How Do Society's Ideas About Children Change over Time? Why Is This Significant for Those Working with Children and Families? Essay
There has been a significant change of ideas about children and childhood within our society for the past fifty years and across the centuries within different cultures. Therefore, I will look in further and explain in detail how society’s ideas about children have changed over time and why it’s important for those working with children and family. A child is legally defined as a ‘Minor’ which is used to ‘refer to a person who is under the age in which one legally assumes adulthood and is legally granted rights afforded to adults in society’ (The Free Dictionary, 2000).
The definition of ‘Childhood’ is a ‘The time or state of being a child’ (The Free Dictionary, 2000). Many children in today’s society and in the past did not get the opportunity to experience this, as children were seen like little adults who took part in the same work as adults such as Indian children are still seen today working in factories. However, I believe in today’s British society, lives are more enjoyable for children better than ever before. They have extraordinary expectation of longer lives then 50 years ago, including their parents living healthier, happier and longer lives.
This is due to children in Britain today receiving a decent education and technology offering astonishing benefits to their understanding of the world, but most of all they have their rights to be heard. The change of childhood has changed in recent years, which has improved the material circumstances in some situation, better health and education, and children are more likely to play and spend time more indoors doing activities that will keep them away from crime. We are surrounded by many powerful stories, both negative and positive, about the way in which childhood has changed.
Some have a very little opinion of children and their potential, and therefore are seen as needing to be controlled and disciplined. Others view children as worthy of the same rights and respect as adults. In the western industrialised societies, we see children as innocent, lovable and life long responsibility and we see childhood as a ‘time of learning and preparation’ (Topic 2, P11). However, other societies are opposite us and see children like little adults, working alongside their parents and contributing to the household income.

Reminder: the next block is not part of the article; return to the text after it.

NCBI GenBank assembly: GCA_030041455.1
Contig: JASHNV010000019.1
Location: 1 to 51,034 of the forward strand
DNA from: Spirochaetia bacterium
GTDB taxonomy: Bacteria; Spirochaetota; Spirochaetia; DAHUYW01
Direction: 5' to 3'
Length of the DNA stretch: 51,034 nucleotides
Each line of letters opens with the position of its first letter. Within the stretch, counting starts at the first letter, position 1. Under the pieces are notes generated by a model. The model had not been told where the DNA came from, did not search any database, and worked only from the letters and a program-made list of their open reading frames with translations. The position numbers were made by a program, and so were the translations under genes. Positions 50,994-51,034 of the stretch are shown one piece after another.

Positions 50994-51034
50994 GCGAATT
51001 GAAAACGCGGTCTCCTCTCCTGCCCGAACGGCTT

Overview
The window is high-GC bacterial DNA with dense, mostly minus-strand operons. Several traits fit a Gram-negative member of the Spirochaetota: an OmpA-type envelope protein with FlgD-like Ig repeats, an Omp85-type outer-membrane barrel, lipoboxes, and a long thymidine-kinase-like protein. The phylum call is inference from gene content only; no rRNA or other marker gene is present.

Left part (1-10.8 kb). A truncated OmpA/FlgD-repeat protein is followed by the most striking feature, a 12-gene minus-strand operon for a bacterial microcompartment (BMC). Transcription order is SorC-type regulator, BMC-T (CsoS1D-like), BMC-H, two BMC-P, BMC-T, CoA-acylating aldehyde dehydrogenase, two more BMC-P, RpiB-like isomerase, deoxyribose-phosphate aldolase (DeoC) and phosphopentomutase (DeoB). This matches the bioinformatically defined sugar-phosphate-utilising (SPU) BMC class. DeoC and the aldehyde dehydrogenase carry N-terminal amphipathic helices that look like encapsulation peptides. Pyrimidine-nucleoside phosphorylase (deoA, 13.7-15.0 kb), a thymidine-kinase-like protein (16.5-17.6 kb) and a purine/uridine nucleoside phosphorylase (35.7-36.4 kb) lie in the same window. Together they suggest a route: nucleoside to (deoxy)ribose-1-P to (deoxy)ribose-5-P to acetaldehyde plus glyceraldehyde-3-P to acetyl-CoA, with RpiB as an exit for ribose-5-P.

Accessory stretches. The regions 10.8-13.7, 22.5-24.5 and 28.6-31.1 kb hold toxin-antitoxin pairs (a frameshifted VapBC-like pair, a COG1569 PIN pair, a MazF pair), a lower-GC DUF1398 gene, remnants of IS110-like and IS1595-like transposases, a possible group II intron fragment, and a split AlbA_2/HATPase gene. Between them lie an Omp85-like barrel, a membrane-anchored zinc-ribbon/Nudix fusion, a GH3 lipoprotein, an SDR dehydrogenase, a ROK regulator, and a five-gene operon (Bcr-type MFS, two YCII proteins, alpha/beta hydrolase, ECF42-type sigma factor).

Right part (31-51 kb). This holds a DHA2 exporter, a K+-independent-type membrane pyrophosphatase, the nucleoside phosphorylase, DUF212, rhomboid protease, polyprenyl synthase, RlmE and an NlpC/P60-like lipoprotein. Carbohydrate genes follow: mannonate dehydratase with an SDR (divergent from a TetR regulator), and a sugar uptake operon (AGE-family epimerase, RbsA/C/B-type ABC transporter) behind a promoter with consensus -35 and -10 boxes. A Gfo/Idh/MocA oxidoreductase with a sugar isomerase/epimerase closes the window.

Anthropologist Beatrice and John Whiting found in their research that ‘attitudes to children’s involvement in work and play varied enormously’ (Topic2, P11). They found out that childhood in the USA was seen as ‘prolonged’ (Topic2,p 11) period of play and preparation for adult life, whereas in Kenya Childhood is seen differently and children after the age of 2 are ‘capable of being trained for work’ (Topic2, P11). I feel overwhelmed that within our society, childhood has changed dramatically since 1950s as children were categorized separately such as teenagers and toddlers and have and interest, need and characteristic.
Many people view children in the past and present as either ‘innocent, pure and untarnished’ or ‘innately corrupt, sinful and morally blemished’ (Barry Goldson, P34). In my point of view, I view children as innocent and totally dependent on us. In 1996, children and young people were seen as ‘in some way turning feral’ (Quote: Jeffs & Smith, 1996, Barry Goldson, P35), even in today’s society children are still seen as ‘feral children’ (BBC news, 2010).
Shahur argues that children and adults are very different and goes much further back in history and argues that children are born either ‘innocent or sullied by original sin’ (Quote: Shahur, 1990, Wendy Stainton Rogers, P28) and gives an example of Adam and Eve story in Christianity showing children are born with the sin and have to be baptised to remove the sin. Ideas about children are very important because they develop the way we treat and work with them. The government policy has changed children’s outlook towards care. There has been many Acts for children to help them improve their safety and give them the support they need.